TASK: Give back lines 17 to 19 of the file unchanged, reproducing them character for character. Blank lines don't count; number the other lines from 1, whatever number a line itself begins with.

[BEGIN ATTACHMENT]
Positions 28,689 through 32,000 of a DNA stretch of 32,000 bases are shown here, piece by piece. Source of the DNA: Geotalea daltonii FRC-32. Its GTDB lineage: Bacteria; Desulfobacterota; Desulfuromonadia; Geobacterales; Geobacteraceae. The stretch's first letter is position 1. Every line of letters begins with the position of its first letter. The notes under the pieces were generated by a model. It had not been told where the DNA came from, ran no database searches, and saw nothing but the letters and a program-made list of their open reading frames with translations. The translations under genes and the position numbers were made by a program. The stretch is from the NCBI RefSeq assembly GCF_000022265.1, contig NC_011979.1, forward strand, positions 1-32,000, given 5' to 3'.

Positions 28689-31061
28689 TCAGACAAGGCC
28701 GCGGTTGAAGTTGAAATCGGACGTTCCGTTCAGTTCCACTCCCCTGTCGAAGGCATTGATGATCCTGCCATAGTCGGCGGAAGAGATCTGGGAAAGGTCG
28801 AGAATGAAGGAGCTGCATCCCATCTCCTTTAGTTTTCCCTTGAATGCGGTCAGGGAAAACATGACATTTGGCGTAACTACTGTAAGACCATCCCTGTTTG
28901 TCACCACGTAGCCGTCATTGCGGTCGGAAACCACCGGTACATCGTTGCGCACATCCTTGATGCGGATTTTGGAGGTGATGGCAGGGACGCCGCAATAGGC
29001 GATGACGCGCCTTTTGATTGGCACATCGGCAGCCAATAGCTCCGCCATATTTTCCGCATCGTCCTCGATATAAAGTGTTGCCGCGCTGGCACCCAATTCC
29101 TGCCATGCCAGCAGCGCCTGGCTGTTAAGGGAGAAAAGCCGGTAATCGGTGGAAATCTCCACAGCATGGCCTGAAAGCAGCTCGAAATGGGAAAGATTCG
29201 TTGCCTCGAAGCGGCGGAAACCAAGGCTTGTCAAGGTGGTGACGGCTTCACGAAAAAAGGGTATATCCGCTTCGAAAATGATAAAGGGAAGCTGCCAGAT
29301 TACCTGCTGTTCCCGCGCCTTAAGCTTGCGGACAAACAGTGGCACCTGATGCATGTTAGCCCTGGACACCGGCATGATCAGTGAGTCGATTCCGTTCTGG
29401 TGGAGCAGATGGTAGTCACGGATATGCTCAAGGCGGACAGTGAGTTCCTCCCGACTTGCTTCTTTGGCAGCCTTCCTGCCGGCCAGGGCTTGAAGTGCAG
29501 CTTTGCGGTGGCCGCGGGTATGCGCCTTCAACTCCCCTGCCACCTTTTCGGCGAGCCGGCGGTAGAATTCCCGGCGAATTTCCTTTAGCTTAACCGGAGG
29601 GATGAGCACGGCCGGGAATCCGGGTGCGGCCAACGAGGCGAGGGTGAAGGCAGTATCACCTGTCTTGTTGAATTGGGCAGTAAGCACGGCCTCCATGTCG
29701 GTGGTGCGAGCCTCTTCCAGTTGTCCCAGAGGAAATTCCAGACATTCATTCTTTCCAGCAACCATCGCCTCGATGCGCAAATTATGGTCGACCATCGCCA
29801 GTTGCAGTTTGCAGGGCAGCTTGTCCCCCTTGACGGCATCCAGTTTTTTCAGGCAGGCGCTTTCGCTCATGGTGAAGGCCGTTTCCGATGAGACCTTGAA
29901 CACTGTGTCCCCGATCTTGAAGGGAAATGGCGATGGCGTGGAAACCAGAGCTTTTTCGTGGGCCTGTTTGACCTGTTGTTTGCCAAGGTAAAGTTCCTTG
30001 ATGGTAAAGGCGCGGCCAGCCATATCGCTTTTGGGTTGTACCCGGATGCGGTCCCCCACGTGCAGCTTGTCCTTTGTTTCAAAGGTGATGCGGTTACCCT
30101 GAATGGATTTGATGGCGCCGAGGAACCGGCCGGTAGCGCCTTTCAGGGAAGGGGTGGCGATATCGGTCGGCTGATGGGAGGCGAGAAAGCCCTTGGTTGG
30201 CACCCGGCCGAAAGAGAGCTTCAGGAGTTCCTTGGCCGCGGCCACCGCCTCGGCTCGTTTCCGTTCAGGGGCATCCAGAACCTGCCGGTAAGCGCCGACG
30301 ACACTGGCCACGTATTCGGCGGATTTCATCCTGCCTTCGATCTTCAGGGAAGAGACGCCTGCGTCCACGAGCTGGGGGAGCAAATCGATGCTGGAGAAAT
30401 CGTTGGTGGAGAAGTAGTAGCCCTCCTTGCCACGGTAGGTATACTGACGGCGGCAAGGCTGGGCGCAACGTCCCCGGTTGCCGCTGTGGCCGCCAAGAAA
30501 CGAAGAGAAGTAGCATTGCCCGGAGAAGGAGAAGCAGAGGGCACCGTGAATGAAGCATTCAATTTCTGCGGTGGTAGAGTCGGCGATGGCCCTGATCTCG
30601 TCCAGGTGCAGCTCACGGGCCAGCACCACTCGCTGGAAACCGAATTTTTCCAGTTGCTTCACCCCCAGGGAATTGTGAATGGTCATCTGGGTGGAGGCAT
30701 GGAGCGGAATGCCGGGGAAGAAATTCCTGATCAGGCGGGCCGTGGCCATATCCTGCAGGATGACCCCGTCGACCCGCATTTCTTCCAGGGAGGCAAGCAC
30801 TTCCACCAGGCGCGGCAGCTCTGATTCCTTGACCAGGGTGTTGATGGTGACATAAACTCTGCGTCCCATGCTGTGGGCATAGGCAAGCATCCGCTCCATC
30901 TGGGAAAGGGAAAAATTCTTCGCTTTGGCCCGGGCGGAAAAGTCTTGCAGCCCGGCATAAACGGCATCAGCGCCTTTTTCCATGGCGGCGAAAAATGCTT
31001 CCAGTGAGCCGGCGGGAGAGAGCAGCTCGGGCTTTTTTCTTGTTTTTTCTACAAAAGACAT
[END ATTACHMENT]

30001 ATGGTAAAGGCGCGGCCAGCCATATCGCTTTTGGGTTGTACCCGGATGCGGTCCCCCACGTGCAGCTTGTCCTTTGTTTCAAAGGTGATGCGGTTACCCT
30101 GAATGGATTTGATGGCGCCGAGGAACCGGCCGGTAGCGCCTTTCAGGGAAGGGGTGGCGATATCGGTCGGCTGATGGGAGGCGAGAAAGCCCTTGGTTGG
30201 CACCCGGCCGAAAGAGAGCTTCAGGAGTTCCTTGGCCGCGGCCACCGCCTCGGCTCGTTTCCGTTCAGGGGCATCCAGAACCTGCCGGTAAGCGCCGACG